13 Dec 21

Used BEV prices remain under pressure – here’s how to deal with it

“Used EV sales continue to rise in Europe”, Fleet Europe recently wrote, based on figures from Indicata. While that is true, the current market position of used EVs is more complex, more precarious – and more interesting – than that headline suggests. So says Andy Shields, Indicata’s Global Business Unit Director.

The figures are correct: for every month of this year, the sale of used EVs have shot up across Europe, compared to the same periods previously. But remarketing professionals should not treat the increasing volumes of used EVs as a one-size-fits-all formula for sales success. The reality is much more complex, and in some cases counter-intuitive, Mr Shields explains. 

Increasing scarcity

“You would expect the price of used vehicles to decay gradually as vehicles progress in their life cycles. Instead, over the past year, we’ve seen an increase in used-vehicle prices across Europe. Of course, this is due to the supply issues in the new-car market, which has turned many onto the used-car market instead, increasing scarcity, hence prices. These price increases have been reflected in most fuel types. But if we isolate battery-electric vehicles (BEVs), we see that in most markets, prices have decayed over time, not increased. In other words: the price difference between used petrol cars and used BEVs is growing. To the advantage of the petrol and diesel cars.”

And yet, when we look at monthly sales figures per fuel type for this year, BEVs and PHEVs are outperforming petrols and diesels – at least, in terms of sales growth. So, what explains this growing delta? A vital concept here is Market Days Supply (MDS), says Mr Shields. “Because sales increases do not equal market demand. MDS is a much better measure of the supply/demand relationship.”

Fast-moving stock

In short: MDS is a figure that compares the current market supply (i.e. stock) of a specific vehicle to the average sales over the past 45 days. To put it another way: a higher MDS number is bad, a lower number is good. Anything with an MDS below 60 is fast-moving stock, 60 to 120 is average. “Anything with an MDS over 120: beware. It will be hard to sell”, says Mr Shields.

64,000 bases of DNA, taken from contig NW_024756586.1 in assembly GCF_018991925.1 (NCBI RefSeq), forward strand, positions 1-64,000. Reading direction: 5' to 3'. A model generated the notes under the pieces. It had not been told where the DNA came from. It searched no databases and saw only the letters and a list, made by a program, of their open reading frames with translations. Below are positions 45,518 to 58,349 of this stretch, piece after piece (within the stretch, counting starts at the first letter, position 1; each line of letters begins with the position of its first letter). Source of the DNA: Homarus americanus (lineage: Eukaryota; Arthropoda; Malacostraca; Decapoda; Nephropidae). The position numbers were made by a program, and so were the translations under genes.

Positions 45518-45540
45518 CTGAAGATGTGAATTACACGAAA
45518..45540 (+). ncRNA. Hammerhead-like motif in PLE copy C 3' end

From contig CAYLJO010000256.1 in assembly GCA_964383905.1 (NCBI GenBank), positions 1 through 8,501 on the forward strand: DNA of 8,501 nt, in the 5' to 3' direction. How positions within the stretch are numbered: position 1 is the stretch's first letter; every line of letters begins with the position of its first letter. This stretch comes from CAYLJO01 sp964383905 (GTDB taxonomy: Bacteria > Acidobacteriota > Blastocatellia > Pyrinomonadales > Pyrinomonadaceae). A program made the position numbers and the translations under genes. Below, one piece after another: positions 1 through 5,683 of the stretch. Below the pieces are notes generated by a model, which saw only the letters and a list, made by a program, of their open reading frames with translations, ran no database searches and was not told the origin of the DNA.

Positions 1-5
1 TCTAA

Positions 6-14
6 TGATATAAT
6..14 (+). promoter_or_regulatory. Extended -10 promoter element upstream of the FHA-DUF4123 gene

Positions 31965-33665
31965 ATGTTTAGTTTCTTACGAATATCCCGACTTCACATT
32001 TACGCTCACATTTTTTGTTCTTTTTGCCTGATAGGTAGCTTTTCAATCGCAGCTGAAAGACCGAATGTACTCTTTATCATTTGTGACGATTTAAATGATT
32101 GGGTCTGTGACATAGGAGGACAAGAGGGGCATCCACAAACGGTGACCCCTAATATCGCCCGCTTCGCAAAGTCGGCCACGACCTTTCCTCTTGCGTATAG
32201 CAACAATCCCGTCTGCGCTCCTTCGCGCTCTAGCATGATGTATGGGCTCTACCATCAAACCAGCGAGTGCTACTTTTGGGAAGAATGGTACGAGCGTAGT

Now, if we look at MDS for petrol vehicles versus BEVs, we see that the former is low and drops throughout the year (87 in January to 48 in October), while the latter remains consistently higher (120 in January, 68 in October). The reason is the same: supply. That is to say, there has been an undersupply of used petrol vehicles, and an oversupply of used BEVs. 

“So yes, used BEVs are selling in ever greater numbers. But the oversupply is structural, so the residual values (RVs) for BEVs have been under pressure for some time”, says Mr Shields. But why is that oversupply structural? Three main reasons:

Useful yardstick

  • “Firstly, OEMs have had incentives - CAFE regulations, etcetera - to push new BEVs onto the market.” 
  • "Secondly, OEMs are ramping up production of BEV’s, trying to catch up with early movers like Tesla.”
  • “And thirdly, new BEV sales will continue to benefit from various fiscal advantages in most European countries.”

This all adds up to a significant risk of used-BEV supply continuing to exceed demand. So all in all, a very precarious situation for the remarketing industry. Fortunately, MDS proves a useful yardstick for picking winners from losers, Mr Shields suggests. 

“Just recently, we’re seeing the BEV market becoming tighter (and MDS lowering), but with such a shortage of new and used ICE vehicles, coupled with the extreme pricing increases over the last year, this should not be surprising.”

“Despite this, there is significant variation between the MDS of brands, models and even trims.” Mr Shields cites the example of the Audi Q4 e-tron, which, all other factors being equal, and depending solely on equipment, shows a difference in MDS ranging from 23 to 93. 

Drill down to specifics

With used BEV oversupply being a mid-term issue at least, all stakeholders involved in remarketing must learn to drill down to model specifics if they want to achieve optimal RVs. And that includes not just vehicle resellers planning and pricing their stock , but also, for example, leasing companies assessing future RV trends by model. 

“Price benchmarking is not enough. Pricing strategies should consider the relation between supply and demand as well. MDS does this, and not just for BEVs – for petrol and diesel vehicles as well”, Mr Shields concludes.

Image: Shutterstock

Authored by: Frank Jacobs